One of the biggest areas of confusion among older consumers, the agency reports, involves credit card terms, which remain layered with hard-to-decipher fine print.

"Some older consumers on fixed incomes reported that when they encountered large expenses, often medical, they turned to credit cards to cover the costs," notes the agency. "When opening these credit accounts, older consumers reported not understanding the  terms and conditions, such as the distinction between deferred interest and no interest. Months after charging these expenses, these consumers described being confused by the balances of their accounts."

In its effort to protect and inform financial consumers, the Consumer Financial Protection Bureau has some useful materials on credit card terms and balance-transfer offers. Consult its "Know Before You Owe" materials before putting a big expense on a credit card.

Don't like the service or rate you're getting with your current credit cards? It's never been easier to not only find the lowest rates and fees, but switching to companies that consistently offer the best deals. There's lots of competition, so there’s no reasons to accept bad service or high rates.

Vexing Issue #3: Financial Scams
I've been writing about the subject of financial deception for more than 30 years, and I can confidently say that that older Americans are the prime targets of fraud merchants. Some swindlers are so rapacious they'll go after people who've already been scammed in what regulators call "reload" schemes.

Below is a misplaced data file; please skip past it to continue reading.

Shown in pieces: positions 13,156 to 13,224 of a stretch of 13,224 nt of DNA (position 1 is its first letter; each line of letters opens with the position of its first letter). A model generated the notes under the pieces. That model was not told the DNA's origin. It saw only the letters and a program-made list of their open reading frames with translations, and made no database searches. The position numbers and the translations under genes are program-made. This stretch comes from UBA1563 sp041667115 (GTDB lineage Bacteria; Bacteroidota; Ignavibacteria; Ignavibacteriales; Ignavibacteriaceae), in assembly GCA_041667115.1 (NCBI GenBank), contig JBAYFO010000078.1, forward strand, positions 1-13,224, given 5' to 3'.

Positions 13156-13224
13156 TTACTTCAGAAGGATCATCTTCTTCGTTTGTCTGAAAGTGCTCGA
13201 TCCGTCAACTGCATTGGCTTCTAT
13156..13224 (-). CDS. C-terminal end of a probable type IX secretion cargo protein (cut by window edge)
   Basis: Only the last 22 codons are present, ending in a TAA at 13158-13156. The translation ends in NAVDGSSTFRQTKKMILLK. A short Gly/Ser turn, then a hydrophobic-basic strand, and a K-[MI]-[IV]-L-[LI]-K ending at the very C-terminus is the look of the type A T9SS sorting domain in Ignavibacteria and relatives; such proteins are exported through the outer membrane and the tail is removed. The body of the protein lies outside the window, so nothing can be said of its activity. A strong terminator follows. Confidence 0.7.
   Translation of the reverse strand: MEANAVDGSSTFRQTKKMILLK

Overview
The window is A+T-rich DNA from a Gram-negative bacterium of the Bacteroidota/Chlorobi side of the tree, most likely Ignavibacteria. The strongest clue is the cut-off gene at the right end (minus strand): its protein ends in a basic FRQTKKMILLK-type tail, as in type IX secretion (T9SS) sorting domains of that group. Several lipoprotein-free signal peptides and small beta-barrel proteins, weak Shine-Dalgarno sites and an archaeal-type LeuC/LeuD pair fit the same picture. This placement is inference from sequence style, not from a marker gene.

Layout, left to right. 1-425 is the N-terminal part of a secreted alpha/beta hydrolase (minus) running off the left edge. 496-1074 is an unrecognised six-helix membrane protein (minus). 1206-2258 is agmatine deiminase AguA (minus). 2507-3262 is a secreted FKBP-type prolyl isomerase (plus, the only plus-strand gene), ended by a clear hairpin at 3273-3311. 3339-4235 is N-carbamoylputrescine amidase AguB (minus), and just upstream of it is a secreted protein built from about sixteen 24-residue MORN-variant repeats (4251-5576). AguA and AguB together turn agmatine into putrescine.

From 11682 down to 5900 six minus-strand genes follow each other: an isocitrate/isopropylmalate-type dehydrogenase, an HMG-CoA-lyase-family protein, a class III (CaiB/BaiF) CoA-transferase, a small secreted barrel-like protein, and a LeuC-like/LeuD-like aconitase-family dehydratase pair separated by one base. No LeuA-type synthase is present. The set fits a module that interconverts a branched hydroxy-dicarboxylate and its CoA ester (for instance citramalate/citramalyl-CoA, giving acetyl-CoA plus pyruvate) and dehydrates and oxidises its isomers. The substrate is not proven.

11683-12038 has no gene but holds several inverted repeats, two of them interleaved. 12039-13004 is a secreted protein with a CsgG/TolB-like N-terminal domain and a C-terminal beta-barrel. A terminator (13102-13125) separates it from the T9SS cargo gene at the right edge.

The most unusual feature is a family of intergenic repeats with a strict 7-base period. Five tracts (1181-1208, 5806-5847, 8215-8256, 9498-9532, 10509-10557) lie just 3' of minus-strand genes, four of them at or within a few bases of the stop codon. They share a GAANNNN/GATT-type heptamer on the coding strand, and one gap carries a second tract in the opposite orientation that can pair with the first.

The best safeguard on this ever-expanding front is to stay on top of all credit card and bank statements. If you see an authorized charge or withdrawal, call your bank or credit card company immediately. And never believe a pitch that promises outlandish returns in a short period of time.

Generally the more complex the product or service, the more you should avoid it. What should you be looking for? Some companies, for example, will enroll you in credit monitoring services and automatically bill you a monthly fee. You can do this service yourself for free. Or publishers may automatically renew you for a publication you don't want or read. Identity theft is another perennial problem where account or Social Security numbers are stolen to open up fraudulent accounts or for illegal purchases.

"You need to be vigilant about checking safeguards every month," says Stacy Canan of the Office of Older Americans at the Consumer Financial Protection Bureau. You can challenge any unauthorized transactions, and should report any suspicious phone calls, emails, and mail inquiries.

The agency provides useful guidance if you think you've been a victim of a financial scam of some sort. You can find answers from the agency on a host of questions, including:

What do I do if I think I have been a victim of identity theft?

How do I get my money back after I discovered an unauthorized transaction or money missing from my bank account?

How do I dispute a charge on by credit card bill?

I have a joint account with someone who died. What happens now?

John F. Wasik is a freelance columnist for Morningstar.com and author of 16 books, including "Lightning Strikes: Timeless Lessons in Creativity from the Life and Work of Nikola Tesla." The views expressed in this article do not necessarily reflect the views of Morningstar.com.